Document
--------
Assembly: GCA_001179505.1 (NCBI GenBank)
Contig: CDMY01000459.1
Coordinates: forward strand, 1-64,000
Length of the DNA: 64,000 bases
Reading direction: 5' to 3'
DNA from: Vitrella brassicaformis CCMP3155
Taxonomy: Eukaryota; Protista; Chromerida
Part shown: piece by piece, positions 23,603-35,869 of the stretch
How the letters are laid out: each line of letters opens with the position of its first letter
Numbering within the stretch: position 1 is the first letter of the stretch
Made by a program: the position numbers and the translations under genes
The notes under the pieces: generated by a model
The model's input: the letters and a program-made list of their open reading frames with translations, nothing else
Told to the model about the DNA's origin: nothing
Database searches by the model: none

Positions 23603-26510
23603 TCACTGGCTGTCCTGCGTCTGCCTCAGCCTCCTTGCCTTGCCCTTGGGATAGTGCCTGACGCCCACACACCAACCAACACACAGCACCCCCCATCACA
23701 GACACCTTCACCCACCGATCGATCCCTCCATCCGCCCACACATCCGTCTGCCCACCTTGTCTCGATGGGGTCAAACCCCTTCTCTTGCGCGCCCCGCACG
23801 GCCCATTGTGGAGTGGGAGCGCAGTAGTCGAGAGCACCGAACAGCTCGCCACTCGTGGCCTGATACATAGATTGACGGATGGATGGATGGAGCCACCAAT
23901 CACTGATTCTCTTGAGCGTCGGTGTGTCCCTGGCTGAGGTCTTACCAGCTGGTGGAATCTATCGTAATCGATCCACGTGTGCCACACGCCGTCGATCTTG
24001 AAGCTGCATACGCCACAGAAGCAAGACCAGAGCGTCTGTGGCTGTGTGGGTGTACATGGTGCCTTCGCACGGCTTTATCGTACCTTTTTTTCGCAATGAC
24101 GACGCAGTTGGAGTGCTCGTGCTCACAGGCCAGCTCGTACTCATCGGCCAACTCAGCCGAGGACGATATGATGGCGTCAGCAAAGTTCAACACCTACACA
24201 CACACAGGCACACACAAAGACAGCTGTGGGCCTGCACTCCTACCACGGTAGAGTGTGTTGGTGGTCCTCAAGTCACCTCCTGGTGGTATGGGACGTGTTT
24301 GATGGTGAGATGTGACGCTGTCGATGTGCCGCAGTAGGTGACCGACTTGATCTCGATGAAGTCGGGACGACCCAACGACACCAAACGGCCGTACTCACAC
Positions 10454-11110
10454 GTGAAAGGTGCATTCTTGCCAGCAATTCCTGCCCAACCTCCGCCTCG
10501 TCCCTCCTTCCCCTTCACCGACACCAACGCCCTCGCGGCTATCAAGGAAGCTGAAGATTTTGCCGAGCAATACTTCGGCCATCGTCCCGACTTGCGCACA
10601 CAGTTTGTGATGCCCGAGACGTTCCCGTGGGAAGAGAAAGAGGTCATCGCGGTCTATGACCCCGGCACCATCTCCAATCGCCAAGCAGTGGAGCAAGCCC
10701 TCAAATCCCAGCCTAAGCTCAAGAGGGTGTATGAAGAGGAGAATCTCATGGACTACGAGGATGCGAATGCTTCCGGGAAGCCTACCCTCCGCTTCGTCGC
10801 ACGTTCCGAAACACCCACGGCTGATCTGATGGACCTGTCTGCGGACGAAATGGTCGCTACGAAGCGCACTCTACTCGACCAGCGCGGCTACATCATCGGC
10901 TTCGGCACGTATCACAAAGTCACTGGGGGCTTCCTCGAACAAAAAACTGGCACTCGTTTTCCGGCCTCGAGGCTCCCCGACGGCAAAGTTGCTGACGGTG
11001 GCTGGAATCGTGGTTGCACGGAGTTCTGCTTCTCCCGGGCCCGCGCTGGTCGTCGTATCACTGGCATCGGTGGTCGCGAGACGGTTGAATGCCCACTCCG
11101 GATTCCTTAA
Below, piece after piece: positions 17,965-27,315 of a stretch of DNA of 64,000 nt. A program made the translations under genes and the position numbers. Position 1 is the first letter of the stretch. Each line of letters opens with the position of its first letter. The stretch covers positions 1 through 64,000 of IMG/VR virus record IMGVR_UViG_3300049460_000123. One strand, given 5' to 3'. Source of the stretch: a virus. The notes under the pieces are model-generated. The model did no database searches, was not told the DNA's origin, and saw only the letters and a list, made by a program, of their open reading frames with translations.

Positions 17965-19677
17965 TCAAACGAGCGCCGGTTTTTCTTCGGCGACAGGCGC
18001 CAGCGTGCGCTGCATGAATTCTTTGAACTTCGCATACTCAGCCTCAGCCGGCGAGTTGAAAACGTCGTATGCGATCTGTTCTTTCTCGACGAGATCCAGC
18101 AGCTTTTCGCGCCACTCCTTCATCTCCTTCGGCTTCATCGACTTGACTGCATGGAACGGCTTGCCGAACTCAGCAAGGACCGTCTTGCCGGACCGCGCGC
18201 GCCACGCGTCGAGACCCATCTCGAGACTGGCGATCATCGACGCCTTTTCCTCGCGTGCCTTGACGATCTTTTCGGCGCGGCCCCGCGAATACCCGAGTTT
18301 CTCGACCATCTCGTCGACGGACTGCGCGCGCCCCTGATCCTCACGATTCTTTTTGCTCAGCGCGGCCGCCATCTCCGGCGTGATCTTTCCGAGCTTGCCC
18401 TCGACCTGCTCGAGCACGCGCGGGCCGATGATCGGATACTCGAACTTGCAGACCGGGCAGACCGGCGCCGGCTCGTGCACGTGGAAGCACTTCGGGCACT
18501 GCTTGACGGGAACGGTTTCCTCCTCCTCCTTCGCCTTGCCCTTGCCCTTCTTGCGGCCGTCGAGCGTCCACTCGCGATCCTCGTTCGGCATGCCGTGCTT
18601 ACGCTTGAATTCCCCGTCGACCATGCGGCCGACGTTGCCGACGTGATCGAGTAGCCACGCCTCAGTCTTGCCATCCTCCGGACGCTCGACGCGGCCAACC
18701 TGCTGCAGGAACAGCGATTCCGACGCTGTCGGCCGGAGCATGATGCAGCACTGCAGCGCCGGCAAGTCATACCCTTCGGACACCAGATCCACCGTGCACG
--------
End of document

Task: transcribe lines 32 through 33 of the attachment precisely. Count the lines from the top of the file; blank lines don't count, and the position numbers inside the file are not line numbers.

11001 GCTGGAATCGTGGTTGCACGGAGTTCTGCTTCTCCCGGGCCCGCGCTGGTCGTCGTATCACTGGCATCGGTGGTCGCGAGACGGTTGAATGCCCACTCCG
11101 GATTCCTTAA